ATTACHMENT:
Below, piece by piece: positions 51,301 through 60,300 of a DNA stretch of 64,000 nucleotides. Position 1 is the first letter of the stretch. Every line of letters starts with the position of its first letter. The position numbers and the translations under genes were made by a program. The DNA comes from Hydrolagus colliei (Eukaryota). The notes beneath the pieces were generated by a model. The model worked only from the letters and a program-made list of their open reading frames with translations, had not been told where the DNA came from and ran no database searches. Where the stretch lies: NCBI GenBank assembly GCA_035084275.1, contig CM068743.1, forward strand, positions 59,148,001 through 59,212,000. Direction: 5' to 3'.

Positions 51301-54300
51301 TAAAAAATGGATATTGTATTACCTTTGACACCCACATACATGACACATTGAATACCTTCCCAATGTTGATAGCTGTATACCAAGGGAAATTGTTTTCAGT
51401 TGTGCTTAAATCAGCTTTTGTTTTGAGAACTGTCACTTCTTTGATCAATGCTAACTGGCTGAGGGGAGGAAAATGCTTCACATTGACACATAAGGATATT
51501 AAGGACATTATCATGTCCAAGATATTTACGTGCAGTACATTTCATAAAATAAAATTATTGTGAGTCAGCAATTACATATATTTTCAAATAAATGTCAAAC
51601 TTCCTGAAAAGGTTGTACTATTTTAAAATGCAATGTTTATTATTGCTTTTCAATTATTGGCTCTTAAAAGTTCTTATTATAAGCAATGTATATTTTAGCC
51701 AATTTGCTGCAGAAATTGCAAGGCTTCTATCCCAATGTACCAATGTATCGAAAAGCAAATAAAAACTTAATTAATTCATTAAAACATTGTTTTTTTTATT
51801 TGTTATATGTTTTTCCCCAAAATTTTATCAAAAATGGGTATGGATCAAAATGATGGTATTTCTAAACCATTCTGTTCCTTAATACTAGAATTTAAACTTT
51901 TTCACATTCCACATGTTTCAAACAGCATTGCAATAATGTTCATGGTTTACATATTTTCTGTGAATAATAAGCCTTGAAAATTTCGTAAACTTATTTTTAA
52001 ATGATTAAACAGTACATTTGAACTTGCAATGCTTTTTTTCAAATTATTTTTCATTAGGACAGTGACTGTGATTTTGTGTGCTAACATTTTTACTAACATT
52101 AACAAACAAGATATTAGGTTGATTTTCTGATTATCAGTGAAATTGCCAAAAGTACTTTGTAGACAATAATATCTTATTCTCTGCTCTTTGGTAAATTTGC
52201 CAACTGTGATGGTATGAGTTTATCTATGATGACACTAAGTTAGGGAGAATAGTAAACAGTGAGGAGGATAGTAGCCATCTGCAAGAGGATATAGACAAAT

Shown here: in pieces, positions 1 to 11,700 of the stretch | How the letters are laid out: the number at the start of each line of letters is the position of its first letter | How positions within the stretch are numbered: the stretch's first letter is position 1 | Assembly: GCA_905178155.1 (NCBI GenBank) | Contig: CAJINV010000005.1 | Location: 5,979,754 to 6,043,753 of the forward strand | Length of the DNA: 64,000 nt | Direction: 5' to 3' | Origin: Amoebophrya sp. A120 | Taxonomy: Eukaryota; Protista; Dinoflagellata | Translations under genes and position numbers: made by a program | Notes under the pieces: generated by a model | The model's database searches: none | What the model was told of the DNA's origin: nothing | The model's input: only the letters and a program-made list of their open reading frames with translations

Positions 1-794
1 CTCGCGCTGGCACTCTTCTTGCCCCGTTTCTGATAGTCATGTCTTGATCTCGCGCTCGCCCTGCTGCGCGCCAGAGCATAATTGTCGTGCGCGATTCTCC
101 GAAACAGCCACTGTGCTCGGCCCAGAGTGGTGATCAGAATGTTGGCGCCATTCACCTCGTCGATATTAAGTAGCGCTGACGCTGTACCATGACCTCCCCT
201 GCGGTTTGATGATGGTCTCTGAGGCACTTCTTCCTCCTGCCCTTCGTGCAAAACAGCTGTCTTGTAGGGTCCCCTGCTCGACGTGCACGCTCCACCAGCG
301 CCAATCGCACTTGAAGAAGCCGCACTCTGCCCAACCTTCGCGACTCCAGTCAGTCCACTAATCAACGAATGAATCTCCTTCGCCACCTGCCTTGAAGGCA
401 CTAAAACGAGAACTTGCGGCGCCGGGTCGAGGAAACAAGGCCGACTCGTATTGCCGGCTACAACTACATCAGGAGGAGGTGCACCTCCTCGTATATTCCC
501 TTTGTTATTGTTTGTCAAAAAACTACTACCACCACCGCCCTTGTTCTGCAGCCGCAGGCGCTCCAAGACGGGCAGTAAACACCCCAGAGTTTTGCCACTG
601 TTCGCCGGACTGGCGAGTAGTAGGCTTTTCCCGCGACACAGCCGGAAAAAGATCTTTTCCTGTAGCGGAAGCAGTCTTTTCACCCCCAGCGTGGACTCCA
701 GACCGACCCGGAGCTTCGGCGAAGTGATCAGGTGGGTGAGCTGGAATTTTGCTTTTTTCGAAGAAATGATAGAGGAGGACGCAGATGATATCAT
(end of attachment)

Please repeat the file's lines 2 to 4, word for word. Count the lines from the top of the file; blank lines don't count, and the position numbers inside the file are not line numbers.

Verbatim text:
Positions 51301-54300
51301 TAAAAAATGGATATTGTATTACCTTTGACACCCACATACATGACACATTGAATACCTTCCCAATGTTGATAGCTGTATACCAAGGGAAATTGTTTTCAGT
51401 TGTGCTTAAATCAGCTTTTGTTTTGAGAACTGTCACTTCTTTGATCAATGCTAACTGGCTGAGGGGAGGAAAATGCTTCACATTGACACATAAGGATATT